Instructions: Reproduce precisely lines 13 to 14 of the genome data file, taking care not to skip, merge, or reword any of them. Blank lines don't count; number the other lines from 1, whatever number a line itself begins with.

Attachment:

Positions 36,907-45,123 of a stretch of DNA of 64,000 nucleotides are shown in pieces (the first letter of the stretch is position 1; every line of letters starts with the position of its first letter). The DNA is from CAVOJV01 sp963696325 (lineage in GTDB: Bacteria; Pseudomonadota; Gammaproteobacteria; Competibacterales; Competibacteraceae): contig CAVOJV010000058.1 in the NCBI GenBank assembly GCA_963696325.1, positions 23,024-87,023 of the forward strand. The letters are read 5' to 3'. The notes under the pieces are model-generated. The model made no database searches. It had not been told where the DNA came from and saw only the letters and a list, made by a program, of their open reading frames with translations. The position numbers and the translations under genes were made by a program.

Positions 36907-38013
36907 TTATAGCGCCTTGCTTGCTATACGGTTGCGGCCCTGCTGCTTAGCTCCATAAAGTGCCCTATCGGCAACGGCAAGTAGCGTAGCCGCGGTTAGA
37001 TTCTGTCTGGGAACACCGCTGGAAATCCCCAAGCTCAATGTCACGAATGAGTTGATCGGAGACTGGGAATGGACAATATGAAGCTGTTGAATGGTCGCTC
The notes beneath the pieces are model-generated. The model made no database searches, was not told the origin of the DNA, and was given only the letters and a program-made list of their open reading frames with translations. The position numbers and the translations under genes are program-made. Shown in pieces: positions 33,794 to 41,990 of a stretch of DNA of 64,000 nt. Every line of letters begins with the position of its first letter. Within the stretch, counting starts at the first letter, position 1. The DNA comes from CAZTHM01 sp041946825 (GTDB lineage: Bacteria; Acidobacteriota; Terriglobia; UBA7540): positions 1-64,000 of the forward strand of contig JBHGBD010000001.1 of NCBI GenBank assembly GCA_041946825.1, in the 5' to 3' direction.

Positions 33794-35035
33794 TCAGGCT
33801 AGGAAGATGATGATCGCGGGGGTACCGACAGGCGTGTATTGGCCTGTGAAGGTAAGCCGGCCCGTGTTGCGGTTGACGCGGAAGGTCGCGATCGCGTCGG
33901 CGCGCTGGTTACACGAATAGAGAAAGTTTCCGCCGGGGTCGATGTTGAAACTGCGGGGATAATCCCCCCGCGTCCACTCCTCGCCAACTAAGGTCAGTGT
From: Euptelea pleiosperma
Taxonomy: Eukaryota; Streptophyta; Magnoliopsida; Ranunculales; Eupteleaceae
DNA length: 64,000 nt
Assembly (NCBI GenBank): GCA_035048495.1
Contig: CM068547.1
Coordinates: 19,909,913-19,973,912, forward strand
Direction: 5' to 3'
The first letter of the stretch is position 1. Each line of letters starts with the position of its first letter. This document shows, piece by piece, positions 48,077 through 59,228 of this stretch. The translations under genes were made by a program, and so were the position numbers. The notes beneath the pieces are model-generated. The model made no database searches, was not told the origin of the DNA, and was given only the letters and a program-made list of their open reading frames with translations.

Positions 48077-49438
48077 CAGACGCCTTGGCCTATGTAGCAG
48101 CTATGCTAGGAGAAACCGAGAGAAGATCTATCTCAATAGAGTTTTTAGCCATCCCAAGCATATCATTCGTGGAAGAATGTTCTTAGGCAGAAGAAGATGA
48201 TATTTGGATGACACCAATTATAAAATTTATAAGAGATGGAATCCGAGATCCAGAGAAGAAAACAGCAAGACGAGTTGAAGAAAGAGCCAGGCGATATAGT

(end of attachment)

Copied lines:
Assembly (NCBI GenBank): GCA_035048495.1
Contig: CM068547.1